As for smoking and things like that, the injection pumps seldom require any kind of service. Unless it was abused with some concoction of improperly heated artery clogging waste fryer oil, the pump should be fine.

Compression check the engine with it warmed up. You'll want to wear gloves! You want to see numbers in excess of 300PSI (bare minimum) for an engine that will run well. They can actually run smoothly with worse compression than that, but will never really run correctly. You don't want to see a deviation of more than 20PSI across each of the five cylinders, as a rule. Unbalance will cause poor running.

There are many filters. If you have not yet, change them. Two in the engine compartment, and a screen in the tank itself.

Inspect the entire fuel system for leaks, as air in the system can cause undesirable running. The manual primer on the lift pump is a common source of trouble if it's leaking.

After that, search 'diesel purge.' It will help you clean your injectors without removing them from the vehicle, and can actually help with the smoke.

If that doesn't work, remove the injectors and take them to a local diesel repair shop- it's typically inexpensive to have them cleaned and pop tested.

Once your fuel system is in good order, the car will run a lot better, and you can focus on the other things.
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Old 04-02-2012, 04:55 AM   #4 (permalink)
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Date registered: Apr 2012
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Quote:
Originally Posted by akimball442 View Post
The switches for the power locks are located in each front door, and in the trunk. They're actuated by the key locks. Perhaps you can't get the key to work in one of those? I'd start there. One could be jammed up somehow.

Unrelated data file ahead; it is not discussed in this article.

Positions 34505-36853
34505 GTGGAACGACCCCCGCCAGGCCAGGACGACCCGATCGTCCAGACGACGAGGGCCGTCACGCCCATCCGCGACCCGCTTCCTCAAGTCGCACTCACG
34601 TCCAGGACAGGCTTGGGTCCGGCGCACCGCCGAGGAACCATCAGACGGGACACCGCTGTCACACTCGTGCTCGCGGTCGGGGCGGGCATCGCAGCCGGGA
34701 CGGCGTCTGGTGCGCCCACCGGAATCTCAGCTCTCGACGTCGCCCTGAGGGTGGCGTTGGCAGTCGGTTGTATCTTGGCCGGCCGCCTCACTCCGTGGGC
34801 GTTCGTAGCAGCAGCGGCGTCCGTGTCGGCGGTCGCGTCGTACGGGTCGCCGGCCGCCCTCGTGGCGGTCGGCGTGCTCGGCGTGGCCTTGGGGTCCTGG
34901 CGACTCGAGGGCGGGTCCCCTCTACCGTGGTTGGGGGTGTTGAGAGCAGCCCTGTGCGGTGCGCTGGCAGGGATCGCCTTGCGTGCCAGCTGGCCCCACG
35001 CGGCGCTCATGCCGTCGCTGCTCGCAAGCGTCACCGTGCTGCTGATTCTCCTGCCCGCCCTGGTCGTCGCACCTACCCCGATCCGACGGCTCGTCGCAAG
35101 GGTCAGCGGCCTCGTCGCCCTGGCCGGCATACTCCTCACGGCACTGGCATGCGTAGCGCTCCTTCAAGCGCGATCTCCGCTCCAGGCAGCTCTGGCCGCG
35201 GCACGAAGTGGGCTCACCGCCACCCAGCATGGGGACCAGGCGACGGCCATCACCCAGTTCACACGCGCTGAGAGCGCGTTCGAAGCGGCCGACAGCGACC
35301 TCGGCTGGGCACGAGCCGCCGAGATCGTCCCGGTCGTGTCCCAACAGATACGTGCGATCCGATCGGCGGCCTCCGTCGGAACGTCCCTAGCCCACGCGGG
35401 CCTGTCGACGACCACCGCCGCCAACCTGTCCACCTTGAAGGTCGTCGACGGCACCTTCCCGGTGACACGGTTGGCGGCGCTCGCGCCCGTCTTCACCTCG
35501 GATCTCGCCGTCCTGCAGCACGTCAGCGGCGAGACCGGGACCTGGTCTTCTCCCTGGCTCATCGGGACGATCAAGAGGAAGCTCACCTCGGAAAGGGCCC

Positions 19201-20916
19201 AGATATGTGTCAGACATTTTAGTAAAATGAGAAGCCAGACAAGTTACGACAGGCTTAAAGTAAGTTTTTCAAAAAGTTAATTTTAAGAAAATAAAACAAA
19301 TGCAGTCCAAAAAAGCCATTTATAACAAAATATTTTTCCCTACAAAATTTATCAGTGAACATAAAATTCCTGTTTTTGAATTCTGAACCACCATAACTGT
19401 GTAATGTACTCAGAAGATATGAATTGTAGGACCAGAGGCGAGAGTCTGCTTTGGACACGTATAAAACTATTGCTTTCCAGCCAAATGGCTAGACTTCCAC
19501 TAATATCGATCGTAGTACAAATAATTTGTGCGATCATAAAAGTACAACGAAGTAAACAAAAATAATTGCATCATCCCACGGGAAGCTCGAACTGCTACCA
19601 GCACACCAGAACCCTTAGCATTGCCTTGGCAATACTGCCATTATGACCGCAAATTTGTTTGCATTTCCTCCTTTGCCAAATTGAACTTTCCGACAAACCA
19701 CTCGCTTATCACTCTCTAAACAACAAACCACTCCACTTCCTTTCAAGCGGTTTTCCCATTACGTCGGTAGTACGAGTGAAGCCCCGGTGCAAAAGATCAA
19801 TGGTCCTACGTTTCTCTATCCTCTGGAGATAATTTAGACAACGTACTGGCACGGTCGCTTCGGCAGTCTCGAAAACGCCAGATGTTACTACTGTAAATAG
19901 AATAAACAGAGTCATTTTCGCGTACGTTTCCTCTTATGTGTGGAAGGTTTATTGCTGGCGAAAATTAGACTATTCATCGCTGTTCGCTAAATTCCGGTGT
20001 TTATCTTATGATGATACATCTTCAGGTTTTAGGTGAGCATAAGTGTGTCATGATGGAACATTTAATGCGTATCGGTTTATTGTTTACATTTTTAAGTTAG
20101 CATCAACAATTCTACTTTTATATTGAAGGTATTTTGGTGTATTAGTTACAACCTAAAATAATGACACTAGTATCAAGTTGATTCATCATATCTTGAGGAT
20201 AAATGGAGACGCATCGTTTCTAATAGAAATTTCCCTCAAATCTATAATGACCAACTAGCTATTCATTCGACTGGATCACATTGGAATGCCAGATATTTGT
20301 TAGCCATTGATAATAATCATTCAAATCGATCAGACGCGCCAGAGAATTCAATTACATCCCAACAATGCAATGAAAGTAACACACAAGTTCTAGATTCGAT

I'll check it out in a bit. I do know all the locks to seem to auto-cycle well, albeit slowly on one door. They've gotten lots of cycles recently. lol

Quote:
As for smoking and things like that, the injection pumps seldom require any kind of service. Unless it was abused with some concoction of improperly heated artery clogging waste fryer oil, the pump should be fine.

Compression check the engine with it warmed up. You'll want to wear gloves! You want to see numbers in excess of 300PSI (bare minimum) for an engine that will run well. They can actually run smoothly with worse compression than that, but will never really run correctly. You don't want to see a deviation of more than 20PSI across each of the five cylinders, as a rule. Unbalance will cause poor running.
300 eh? Hm... I need to find my gauge. Remove the injectors and thread in there? (I should look in a manual for that procedure.)

Quote:
There are many filters. If you have not yet, change them. Two in the engine compartment, and a screen in the tank itself.
Most filters seem recently replaced. Looking new isn't being new of course, and if I purge then they'll need replacing I think.

Quote:
Inspect the entire fuel system for leaks, as air in the system can cause undesirable running. The manual primer on the lift pump is a common source of trouble if it's leaking.
late yesterday I did notice fuel seeping from in between an injector body and nozzle. That gives me good cause to service them all, yes?

Also, I noticed what appeared to be a injector return line "pulsing" between #1 and #2.. there might be a stopped up return line. (?)

Quote: